Here's the drawing, which shows what was defined and what got drawn/painted in with watercolor. (Also, what parts of the drawing were unintentionally obscured!):

I realized a couple of things as I moved through the painting--there was some bad planning with putting the two blue books right next to/on top of each other; and I picked some challenging covers to illustrate! Also, I could have arranged them better in terms of seeing more of the covers on the underneath ones.

But...despite not being satisfied with several key elements, I'm so far behind that I'm not going to rearrange or reselect and start over--as it is, this painting took me more than two hours! I realized, from this one, too, that I really need to start painting these things on actual watercolor paper instead of continuing to do them in my sketchbook--while that paper is pretty forgiving, fixing things like transparent shadows is impossible without overworking the paper, and these really needed some fixing! Oh well...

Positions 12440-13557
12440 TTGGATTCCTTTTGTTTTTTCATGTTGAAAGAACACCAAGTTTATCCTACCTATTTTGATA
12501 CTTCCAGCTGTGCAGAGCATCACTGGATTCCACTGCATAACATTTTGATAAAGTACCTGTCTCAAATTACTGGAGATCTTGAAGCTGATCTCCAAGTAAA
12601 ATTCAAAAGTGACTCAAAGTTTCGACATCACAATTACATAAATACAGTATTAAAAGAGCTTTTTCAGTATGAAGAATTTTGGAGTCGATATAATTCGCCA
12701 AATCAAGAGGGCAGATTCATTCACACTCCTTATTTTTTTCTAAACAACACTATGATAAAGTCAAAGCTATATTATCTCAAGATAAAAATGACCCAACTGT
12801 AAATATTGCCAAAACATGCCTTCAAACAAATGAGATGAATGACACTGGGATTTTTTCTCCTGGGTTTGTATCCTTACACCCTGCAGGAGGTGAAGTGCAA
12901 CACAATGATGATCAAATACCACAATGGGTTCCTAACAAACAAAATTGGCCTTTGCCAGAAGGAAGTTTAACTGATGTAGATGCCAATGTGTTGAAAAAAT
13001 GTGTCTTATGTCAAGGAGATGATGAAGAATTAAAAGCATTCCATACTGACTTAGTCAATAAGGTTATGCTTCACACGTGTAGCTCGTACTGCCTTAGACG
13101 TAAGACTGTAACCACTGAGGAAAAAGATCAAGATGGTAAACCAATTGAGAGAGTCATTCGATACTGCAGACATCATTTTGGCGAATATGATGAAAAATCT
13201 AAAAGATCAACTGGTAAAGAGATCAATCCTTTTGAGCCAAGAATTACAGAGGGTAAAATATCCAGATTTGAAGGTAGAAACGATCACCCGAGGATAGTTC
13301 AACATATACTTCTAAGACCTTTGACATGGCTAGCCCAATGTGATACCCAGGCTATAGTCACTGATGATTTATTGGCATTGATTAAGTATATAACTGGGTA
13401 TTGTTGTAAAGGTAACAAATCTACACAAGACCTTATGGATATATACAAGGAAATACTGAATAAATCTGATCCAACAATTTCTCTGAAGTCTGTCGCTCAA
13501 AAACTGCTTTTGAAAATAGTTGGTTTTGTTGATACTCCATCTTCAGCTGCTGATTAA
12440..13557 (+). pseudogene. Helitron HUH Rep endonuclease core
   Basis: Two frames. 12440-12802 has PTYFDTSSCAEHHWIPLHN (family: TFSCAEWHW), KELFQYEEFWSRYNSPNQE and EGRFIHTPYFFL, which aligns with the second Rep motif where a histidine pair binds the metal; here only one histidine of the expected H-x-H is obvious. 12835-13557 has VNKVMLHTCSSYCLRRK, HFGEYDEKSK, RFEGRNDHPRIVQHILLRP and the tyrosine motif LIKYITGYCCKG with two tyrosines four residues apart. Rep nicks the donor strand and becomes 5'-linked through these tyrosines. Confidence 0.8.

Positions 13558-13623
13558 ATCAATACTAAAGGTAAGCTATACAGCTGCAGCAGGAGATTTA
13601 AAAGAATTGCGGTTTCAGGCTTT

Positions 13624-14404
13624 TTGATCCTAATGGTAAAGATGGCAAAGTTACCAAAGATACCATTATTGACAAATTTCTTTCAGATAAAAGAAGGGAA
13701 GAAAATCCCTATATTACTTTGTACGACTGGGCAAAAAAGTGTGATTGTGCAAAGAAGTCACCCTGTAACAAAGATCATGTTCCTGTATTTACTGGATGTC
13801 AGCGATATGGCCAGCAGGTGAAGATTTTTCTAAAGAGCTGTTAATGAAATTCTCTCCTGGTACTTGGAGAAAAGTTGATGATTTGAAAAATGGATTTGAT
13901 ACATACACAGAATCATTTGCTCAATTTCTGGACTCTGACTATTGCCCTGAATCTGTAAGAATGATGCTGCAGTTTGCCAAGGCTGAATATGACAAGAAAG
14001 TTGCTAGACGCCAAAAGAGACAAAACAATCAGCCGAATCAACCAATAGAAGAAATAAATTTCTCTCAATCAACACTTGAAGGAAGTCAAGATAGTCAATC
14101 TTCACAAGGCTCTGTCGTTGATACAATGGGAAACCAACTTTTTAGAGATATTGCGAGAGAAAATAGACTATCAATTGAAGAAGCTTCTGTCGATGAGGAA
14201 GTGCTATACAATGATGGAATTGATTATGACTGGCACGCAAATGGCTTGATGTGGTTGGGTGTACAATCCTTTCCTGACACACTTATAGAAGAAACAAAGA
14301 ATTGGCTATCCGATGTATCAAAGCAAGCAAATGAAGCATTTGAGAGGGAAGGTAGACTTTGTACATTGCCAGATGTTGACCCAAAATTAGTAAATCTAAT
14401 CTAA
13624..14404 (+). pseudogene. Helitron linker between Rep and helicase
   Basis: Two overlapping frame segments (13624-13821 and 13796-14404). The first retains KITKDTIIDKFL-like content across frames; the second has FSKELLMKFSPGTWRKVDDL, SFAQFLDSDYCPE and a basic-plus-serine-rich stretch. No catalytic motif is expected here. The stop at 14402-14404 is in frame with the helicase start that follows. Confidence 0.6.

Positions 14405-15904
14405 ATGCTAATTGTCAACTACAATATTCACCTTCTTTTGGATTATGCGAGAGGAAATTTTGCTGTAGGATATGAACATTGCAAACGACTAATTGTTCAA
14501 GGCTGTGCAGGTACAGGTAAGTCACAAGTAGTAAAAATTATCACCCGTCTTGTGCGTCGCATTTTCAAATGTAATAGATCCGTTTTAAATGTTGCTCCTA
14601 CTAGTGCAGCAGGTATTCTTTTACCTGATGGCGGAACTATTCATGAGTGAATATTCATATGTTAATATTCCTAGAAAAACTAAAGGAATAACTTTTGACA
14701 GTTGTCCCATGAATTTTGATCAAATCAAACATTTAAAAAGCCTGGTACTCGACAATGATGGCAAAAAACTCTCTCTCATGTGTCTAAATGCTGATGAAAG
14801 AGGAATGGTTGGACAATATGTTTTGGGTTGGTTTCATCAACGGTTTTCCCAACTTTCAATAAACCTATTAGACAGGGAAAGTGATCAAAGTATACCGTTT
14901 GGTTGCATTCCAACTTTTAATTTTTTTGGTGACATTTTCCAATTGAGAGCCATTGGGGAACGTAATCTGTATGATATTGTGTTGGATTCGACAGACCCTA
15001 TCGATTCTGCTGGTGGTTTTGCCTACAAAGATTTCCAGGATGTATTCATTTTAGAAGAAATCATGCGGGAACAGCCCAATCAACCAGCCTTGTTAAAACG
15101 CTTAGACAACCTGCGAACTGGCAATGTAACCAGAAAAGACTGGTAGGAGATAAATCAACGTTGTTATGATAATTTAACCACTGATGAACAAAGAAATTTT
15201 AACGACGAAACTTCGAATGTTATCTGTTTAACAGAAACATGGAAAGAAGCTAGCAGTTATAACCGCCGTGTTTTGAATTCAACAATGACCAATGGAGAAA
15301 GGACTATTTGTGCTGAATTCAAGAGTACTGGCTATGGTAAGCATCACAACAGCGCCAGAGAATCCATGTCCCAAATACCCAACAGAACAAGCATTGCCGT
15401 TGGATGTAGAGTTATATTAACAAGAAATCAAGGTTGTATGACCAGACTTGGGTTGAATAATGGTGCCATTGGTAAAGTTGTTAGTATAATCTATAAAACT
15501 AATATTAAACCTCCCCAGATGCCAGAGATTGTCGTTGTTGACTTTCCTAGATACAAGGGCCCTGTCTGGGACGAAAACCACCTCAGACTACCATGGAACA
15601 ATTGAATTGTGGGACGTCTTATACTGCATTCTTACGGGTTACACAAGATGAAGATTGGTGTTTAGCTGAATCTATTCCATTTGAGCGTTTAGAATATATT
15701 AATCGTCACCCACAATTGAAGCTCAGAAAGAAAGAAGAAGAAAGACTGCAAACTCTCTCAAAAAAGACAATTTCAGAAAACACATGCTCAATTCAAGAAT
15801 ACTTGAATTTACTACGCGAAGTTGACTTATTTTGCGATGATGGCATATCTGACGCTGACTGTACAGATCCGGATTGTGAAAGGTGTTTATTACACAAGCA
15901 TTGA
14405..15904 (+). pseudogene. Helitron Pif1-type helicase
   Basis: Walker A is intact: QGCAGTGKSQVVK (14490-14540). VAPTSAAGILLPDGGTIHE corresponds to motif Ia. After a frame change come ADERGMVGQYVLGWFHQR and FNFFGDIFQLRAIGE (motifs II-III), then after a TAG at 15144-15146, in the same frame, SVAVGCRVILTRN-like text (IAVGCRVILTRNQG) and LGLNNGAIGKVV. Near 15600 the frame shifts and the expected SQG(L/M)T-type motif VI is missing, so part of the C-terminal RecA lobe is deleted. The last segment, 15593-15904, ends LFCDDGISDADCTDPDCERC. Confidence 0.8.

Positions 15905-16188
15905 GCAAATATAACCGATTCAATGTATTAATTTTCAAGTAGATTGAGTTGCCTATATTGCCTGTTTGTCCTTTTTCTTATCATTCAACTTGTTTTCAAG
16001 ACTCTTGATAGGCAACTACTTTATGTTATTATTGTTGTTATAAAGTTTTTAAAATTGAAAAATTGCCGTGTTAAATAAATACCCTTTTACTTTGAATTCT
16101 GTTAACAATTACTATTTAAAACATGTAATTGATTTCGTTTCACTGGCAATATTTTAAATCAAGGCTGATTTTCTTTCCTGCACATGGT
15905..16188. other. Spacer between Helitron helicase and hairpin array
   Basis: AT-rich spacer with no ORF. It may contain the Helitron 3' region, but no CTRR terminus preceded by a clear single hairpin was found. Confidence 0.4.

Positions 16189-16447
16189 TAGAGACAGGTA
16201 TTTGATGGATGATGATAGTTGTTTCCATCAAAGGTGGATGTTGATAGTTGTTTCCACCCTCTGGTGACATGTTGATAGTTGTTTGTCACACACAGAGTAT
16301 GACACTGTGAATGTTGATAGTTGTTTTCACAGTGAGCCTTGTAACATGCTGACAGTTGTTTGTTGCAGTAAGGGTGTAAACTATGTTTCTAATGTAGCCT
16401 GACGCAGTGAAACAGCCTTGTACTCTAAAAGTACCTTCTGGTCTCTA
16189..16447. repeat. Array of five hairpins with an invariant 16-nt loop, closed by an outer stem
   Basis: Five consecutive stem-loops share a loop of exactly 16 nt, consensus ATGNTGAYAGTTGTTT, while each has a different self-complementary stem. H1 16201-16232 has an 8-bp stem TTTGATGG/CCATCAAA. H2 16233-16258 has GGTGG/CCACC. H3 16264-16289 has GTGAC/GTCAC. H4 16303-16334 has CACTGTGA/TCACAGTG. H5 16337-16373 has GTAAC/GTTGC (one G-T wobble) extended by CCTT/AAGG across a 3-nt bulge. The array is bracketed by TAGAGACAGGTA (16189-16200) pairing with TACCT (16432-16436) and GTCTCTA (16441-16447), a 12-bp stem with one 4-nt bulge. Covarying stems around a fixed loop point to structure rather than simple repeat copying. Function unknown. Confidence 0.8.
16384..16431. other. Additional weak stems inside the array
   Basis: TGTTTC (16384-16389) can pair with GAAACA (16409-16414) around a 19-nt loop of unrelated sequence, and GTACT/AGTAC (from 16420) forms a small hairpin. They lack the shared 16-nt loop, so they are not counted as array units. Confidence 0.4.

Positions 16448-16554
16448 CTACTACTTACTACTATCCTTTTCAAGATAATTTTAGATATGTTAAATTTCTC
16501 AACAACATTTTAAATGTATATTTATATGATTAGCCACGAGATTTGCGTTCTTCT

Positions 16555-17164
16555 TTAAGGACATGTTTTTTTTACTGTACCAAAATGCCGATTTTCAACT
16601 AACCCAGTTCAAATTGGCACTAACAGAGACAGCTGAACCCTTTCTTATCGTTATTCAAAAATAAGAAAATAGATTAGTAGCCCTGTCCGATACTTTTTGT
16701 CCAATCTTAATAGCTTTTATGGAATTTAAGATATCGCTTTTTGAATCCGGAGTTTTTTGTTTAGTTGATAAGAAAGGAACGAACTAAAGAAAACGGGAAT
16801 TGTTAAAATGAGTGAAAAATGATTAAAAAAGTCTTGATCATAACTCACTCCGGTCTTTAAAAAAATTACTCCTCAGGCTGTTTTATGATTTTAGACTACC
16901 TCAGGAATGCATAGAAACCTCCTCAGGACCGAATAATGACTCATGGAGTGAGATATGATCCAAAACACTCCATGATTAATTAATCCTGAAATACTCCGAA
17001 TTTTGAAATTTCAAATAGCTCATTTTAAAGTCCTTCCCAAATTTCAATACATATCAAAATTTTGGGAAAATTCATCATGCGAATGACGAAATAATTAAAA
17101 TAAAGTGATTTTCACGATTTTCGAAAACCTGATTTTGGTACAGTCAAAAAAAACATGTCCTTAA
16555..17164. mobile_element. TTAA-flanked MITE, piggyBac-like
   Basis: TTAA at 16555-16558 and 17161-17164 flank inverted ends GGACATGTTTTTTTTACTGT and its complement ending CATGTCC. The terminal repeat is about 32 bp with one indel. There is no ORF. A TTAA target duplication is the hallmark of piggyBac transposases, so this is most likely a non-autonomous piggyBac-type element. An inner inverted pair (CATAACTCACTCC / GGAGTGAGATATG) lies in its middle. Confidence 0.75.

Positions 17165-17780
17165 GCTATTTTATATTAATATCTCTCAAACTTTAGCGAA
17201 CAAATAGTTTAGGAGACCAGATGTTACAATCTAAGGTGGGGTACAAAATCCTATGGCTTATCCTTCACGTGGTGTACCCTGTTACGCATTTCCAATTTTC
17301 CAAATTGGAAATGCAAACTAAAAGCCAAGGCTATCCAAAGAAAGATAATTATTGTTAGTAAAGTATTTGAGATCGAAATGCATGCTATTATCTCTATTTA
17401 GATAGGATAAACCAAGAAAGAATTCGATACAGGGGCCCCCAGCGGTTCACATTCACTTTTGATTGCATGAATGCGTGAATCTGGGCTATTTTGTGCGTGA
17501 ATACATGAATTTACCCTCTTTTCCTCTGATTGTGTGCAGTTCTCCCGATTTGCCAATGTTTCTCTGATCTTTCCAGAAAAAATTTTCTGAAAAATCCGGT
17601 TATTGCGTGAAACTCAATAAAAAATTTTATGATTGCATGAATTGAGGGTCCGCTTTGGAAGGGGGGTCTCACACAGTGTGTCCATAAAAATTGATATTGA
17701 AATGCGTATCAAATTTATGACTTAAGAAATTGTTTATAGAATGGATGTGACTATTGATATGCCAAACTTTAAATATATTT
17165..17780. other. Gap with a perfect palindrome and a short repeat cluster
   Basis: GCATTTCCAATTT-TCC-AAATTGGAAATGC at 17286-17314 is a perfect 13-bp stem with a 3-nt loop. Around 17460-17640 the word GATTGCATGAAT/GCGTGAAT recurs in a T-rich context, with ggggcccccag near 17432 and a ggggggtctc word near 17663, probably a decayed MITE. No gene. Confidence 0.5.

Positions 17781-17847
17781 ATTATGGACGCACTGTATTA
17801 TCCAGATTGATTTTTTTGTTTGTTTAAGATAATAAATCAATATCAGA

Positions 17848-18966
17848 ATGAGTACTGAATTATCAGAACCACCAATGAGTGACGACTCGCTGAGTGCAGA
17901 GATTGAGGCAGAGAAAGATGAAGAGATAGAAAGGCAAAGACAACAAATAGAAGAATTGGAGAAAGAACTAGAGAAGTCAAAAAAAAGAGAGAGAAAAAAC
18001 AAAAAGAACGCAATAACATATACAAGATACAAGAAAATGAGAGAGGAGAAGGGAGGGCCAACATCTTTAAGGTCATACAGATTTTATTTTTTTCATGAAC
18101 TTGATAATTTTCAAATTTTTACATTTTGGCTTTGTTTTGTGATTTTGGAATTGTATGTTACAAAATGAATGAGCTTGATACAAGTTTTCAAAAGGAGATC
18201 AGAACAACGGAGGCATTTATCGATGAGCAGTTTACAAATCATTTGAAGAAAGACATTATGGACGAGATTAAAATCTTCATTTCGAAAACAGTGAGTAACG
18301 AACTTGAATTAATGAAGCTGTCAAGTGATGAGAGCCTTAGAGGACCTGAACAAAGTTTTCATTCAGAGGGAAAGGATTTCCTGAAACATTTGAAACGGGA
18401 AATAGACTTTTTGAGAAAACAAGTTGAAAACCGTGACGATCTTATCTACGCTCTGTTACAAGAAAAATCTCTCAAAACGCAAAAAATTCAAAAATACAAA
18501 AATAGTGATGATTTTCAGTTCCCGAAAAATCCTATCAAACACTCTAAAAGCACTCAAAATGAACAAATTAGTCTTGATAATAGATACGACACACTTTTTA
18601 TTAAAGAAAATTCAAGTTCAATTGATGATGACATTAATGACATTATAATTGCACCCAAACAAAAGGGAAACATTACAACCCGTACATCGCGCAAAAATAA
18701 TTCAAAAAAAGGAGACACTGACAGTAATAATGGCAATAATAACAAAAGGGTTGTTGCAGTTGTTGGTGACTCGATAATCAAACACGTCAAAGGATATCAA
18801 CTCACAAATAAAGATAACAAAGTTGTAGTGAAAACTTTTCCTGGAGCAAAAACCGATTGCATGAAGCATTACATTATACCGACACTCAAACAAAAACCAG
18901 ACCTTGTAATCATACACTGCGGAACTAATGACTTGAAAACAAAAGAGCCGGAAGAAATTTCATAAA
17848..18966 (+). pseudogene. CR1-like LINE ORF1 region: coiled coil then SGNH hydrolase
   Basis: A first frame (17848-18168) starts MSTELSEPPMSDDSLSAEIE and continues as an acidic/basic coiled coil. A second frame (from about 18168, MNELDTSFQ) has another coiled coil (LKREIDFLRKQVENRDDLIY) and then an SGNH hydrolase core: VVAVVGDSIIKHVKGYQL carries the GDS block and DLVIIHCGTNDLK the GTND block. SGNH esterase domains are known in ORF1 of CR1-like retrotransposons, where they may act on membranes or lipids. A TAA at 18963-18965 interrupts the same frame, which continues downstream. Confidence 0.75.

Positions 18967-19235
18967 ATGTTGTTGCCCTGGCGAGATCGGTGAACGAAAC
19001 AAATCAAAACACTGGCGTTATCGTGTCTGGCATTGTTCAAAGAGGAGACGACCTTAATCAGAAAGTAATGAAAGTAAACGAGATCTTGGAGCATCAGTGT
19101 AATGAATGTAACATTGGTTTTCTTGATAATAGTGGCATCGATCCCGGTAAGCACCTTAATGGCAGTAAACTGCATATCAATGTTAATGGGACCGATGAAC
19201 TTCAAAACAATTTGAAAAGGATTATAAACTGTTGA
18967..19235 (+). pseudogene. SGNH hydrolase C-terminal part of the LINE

Here is last year's. It was a little better color-balanced, and the layout was more compact.

Stay tuned for the final few TSRP illustrations...

06 April 2016

Cinema Sign

Even though movies are one of our least popular events with teens at the library (for some reason we haven't quite fathomed), we usually show a few for summer reading club, just because they're easy--stick in the DVD, put out some snacks, and you have a program. This year, however, we have decided to show only one (and are having the dickens of a time deciding WHICH one), but that still means I need a "cinema" sign for the event publicity.

I had the same problem this year that I had last--the inherent drama of a movie theater sign is that the neon and white lights appear to best advantage in the DARK, but I don't want to do a big dark cloud behind the sign, because it overwhelms everything else on the page. I tried painting one without the drama of the dark, but still tried to convey neon. It's a bit overworked, and I also don't know how successful it is--I suspect not very. It's a little bland, to my eye. I'll show it to a few people and see what they think. Maybe I will give up on the fancy sign and just use type.

Micron pen, watercolor.

Here is last year's, when I did everything in primary colors plus green. I have to confess that that one felt awkward to me as well.

04 April 2016

Book Café Reborn